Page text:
It’s fitting that a talent as outsized and legendary as soul giant Isaac Hayes would inspire similarly large tributes from some of his fellow icons.
Hayes, 65, who died Sunday of yet-undetermined causes , is best known to younger audiences for his work as the voice of Chef on “South Park,” but over the course of his 40-year career as a singer, songwriter, producer and musician, Hayes left a substantial mark on the funk and soul music of that era.
Before he turned into the chrome-domed, baritone-voiced icon associated with his Oscar-winning soundtrack to the blaxploitation flick “Shaft,” Hayes was part of a songwriting duo with David Porter that cranked out career-defining hits for soul duo Sam & Dave, including their signature tunes “Soul Man” and “Hold On, I’m Comin’.” Asked by MTV News to comment about his old friend on Monday (August 11), surviving member Sam Moore laughed and said, “Ah, you’re talking about my bubba!”
Moore said it used to bother him that Hayes didn’t seem to get the proper respect he deserved for his work as a writer and producer. “Not like the writers and producers at Motown or Quincy Jones — but he was [on that level], in my opinion,” Moore said. “He gave me my voice. He taught me, showed me and nurtured my voice. He didn’t teach me how to sing, he taught me how to be a better singer. That was Isaac.”
Once Hayes went on to become a performer in his own right, Moore said he worried that his old friend didn’t understand what it took to command a stage. “He didn’t have a choreographer, he didn’t have a show,” Moore recalled. But he needn’t have worried. “Isaac would just get up there and sit down and become one with the song he was doing … and you would look out and [the women] would be hanging on every word. It made me wish my voice was that deep!”
Bootsy Collins, the former P-Funk and James Brown bassist — whose outfits were often even more outrageous than Hayes’ — told MTV News that Hayes’ death was like “another pillar out of the building” removed in order to build a new structure he called the “skyway of love.”
Collins said he’d spoken with Hayes just last week about a project the pair were working on for BET, and he was finding it hard to believe his friend was gone. “I met Isaac Hayes when I was on the road with James Brown in the ’70s,” he recalled, “We played a few festivals together. In my later years, I got to know the man behind the music. He was the first official black man to be known as a real rapper, [and he] had nothing but praise for his queens and women of the world.”
Another legendary musician who praised Hayes’ spirit and song was fellow Rock and Roll Hall of Famer Aretha Franklin, who said in a statement, “[Hayes was] so musically advanced and timeless in his compositions. He was loved and appreciated by so many. He was an enduring symbol of the struggle of the African-American man and was a shining example of soul at its best.” R&B diva Patti LaBelle reminisced about the last time she saw Hayes, at a concert they both played in Washington, D.C. “Although he was under the weather, he was still performing,” she said. “He was the man — he had ’the show must go on’ spirit. In his absence, he will be remembered through his great music. He will forever be in our hearts and souls.”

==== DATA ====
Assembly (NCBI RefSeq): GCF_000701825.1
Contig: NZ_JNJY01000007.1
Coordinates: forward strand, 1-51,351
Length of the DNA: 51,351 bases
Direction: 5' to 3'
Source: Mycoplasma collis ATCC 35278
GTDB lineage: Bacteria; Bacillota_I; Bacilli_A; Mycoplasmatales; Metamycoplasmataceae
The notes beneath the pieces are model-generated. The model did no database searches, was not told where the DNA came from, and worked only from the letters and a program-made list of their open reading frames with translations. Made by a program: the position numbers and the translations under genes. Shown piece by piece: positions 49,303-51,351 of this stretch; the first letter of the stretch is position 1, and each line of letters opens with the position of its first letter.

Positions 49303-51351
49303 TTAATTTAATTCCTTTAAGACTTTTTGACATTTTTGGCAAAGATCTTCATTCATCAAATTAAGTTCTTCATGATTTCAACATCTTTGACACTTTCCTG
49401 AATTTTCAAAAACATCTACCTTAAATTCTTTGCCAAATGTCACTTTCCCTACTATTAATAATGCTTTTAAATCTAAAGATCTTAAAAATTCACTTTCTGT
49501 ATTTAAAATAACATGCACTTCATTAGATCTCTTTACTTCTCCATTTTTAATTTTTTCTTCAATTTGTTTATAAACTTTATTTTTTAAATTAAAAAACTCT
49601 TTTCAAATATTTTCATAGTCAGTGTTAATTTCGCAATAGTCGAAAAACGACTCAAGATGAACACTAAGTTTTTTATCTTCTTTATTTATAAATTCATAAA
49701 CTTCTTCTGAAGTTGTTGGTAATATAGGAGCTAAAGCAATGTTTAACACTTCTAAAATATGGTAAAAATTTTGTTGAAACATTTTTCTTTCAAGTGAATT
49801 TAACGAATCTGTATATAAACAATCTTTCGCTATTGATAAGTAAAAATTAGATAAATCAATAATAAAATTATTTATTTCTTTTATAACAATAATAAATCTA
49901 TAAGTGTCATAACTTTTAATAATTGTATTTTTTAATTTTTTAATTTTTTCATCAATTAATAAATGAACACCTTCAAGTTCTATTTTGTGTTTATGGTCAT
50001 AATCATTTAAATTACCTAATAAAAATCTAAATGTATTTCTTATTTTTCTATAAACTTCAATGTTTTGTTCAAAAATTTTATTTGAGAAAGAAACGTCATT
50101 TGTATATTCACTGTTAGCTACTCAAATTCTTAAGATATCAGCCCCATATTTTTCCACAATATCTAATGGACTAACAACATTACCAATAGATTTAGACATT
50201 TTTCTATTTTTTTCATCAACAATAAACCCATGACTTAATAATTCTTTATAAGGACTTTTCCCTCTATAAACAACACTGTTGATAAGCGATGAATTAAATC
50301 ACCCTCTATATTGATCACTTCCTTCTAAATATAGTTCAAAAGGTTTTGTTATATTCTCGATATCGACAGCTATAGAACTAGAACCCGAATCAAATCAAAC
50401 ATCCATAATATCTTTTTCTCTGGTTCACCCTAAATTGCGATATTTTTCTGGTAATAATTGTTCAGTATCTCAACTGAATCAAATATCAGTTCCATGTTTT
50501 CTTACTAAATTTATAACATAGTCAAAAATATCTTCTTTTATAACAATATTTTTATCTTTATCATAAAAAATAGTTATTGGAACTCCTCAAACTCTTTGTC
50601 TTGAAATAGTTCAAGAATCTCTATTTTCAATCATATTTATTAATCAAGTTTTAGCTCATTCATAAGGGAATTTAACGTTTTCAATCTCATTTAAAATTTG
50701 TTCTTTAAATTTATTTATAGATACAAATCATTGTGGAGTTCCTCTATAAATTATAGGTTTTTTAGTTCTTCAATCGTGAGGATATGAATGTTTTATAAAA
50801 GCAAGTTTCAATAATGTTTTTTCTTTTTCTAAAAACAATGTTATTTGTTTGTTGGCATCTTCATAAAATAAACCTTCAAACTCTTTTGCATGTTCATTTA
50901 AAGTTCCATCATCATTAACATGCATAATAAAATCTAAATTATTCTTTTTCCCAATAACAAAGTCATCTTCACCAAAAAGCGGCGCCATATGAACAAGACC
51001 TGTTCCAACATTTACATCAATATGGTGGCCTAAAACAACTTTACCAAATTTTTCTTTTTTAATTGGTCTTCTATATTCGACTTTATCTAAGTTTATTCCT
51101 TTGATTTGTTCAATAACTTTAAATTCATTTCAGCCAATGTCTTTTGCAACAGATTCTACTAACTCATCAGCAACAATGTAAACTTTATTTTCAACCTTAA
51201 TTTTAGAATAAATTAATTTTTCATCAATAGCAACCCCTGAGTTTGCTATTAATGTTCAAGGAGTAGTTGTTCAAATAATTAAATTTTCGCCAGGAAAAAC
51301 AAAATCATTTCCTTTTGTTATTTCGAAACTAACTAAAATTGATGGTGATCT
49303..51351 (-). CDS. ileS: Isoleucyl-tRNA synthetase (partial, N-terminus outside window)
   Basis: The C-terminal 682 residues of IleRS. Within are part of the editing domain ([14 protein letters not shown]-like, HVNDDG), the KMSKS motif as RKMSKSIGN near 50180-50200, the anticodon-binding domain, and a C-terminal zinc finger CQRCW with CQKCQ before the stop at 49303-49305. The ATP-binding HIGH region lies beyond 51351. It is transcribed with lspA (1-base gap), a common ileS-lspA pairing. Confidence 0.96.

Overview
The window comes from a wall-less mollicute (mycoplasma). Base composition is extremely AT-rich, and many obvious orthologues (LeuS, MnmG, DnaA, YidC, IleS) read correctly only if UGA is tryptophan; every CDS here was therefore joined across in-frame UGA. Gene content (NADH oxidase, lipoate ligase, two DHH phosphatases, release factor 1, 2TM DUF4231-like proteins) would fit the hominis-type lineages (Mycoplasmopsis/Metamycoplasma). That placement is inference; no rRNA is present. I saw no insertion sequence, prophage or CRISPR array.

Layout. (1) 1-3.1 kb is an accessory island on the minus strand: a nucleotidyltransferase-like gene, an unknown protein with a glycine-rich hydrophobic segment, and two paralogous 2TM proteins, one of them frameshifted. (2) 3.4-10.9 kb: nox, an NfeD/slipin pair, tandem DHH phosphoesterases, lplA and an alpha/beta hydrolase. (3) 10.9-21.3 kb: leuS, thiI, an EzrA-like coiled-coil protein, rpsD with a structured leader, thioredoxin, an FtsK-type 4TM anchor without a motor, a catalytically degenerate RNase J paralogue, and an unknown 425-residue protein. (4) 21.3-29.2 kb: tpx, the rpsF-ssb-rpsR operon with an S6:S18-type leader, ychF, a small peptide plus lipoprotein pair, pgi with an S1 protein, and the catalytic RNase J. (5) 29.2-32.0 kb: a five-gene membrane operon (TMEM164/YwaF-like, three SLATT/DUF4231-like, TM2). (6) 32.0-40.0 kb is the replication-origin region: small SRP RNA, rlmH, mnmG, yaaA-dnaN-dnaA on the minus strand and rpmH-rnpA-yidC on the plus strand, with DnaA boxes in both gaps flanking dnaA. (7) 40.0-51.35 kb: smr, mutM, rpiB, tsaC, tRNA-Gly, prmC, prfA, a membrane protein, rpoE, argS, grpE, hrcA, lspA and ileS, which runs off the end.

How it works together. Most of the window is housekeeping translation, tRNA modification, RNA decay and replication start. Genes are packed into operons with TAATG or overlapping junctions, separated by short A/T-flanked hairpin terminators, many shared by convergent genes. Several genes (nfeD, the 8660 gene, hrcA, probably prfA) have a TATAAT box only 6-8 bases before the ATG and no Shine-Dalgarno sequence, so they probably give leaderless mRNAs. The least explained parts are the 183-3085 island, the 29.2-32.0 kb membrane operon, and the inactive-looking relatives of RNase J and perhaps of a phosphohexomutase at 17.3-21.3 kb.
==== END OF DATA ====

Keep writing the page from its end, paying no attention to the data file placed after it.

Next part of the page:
A tribute also came in from the Reverend Al Sharpton, president of the National Action Network and longtime civil-rights leader. “I am deeply saddened by the loss of Isaac Hayes, a true historic world music figure,” said Sharpton said in a statement. “Isaac Hayes was the first African-American to win an Oscar for a music score but never lost sight of his commitment to his community and the betterment of mankind. He was more than an artist — he was a trailblazer, he was an innovator.” Sharpton was slated to dedicate his evening show on New York’s KISS-FM show to Hayes, who was a morning DJ at the station in the late 1990s.
Over the years, MTV News spoke with Hayes on a number of occasions, and each time the man with the legendarily deep and booming voice came off as a music fan first and foremost. Talking about the re-recording of his most famous song for the 2000 “Shaft” remake, Hayes said somewhere “back in my history I did the right thing,” speaking of the success he had with the song the first time around.
“I tried to be as real as I possibly could,” he said. “And I keyed in on the character, Shaft, the character himself. That was through the suggestion of Gordon Parks, the original director. He said, ’You got to depict the personality of this guy. You got to stick with him.’ ”
And for a man who Sam Moore said had untouchable skills when it came to wooing the opposite sex, in 1998 Hayes complained that some of today’s soul singers were laying it on way too thick in their musical come-ons.
“I think the songs out there today, when the kids talk about romance, I think they’re too blatant, they don’t leave enough for the imagination,” said Hayes. “I like to use metaphors — that’s right — and take it slow and easy and then build. … It’s kind of like foreplay. You don’t want to get there too soon, else it’s all over. It’s like eating candy, just gobbling it down and then, ’I want some more,’ and it’s gone. You have to savor it.”
He then offered some advice that could have come straight from Chef, the character he voiced on “South Park.”
“When you’re talking to a woman, you got to take it very slowly and build,” he said. “Anticipation. And by the time you get to the payoff, it’s all good.”